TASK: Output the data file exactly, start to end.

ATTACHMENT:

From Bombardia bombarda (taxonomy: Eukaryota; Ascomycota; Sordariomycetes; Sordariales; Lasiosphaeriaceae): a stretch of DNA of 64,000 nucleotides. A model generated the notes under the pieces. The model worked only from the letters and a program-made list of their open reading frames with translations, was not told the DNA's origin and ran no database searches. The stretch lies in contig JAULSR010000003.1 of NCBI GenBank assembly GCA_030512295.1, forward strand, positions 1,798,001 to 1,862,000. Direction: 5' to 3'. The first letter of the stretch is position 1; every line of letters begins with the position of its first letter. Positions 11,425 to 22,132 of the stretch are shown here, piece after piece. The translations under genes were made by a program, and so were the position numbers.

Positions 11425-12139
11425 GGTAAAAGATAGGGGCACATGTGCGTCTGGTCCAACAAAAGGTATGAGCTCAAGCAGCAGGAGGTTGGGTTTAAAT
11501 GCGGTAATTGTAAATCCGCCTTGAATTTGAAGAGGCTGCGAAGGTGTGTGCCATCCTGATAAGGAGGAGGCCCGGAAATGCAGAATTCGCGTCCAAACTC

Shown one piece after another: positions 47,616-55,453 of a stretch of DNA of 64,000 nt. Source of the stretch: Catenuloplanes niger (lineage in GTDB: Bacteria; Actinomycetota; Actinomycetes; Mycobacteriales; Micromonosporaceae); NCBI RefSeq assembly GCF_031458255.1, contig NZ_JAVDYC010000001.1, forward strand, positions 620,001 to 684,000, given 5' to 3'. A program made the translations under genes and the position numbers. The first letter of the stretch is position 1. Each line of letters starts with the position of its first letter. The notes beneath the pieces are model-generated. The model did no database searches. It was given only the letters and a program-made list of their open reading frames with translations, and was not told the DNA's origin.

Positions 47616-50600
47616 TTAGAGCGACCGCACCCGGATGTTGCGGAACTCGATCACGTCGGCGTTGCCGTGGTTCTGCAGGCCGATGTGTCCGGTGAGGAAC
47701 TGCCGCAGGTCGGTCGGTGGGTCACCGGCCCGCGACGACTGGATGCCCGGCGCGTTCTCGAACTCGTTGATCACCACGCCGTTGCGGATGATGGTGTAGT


From Bombardia bombarda (taxonomy: Eukaryota; Ascomycota; Sordariomycetes; Sordariales; Lasiosphaeriaceae): a stretch of DNA of 64,000 nucleotides. A model generated the notes under the pieces. The model worked only from the letters and a program-made list of their open reading frames with translations, was not told the DNA's origin and ran no database searches. The stretch lies in contig JAULSR010000003.1 of NCBI GenBank assembly GCA_030512295.1, forward strand, positions 1,798,001 to 1,862,000. Direction: 5' to 3'. The first letter of the stretch is position 1; every line of letters begins with the position of its first letter. Positions 11,425 to 22,132 of the stretch are shown here, piece after piece. The translations under genes were made by a program, and so were the position numbers.

Positions 11425-12139
11425 GGTAAAAGATAGGGGCACATGTGCGTCTGGTCCAACAAAAGGTATGAGCTCAAGCAGCAGGAGGTTGGGTTTAAAT
11501 GCGGTAATTGTAAATCCGCCTTGAATTTGAAGAGGCTGCGAAGGTGTGTGCCATCCTGATAAGGAGGAGGCCCGGAAATGCAGAATTCGCGTCCAAACTC

Shown one piece after another: positions 47,616-55,453 of a stretch of DNA of 64,000 nt. Source of the stretch: Catenuloplanes niger (lineage in GTDB: Bacteria; Actinomycetota; Actinomycetes; Mycobacteriales; Micromonosporaceae); NCBI RefSeq assembly GCF_031458255.1, contig NZ_JAVDYC010000001.1, forward strand, positions 620,001 to 684,000, given 5' to 3'. A program made the translations under genes and the position numbers. The first letter of the stretch is position 1. Each line of letters starts with the position of its first letter. The notes beneath the pieces are model-generated. The model did no database searches. It was given only the letters and a program-made list of their open reading frames with translations, and was not told the DNA's origin.

Positions 47616-50600
47616 TTAGAGCGACCGCACCCGGATGTTGCGGAACTCGATCACGTCGGCGTTGCCGTGGTTCTGCAGGCCGATGTGTCCGGTGAGGAAC
47701 TGCCGCAGGTCGGTCGGTGGGTCACCGGCCCGCGACGACTGGATGCCCGGCGCGTTCTCGAACTCGTTGATCACCACGCCGTTGCGGATGATGGTGTAGT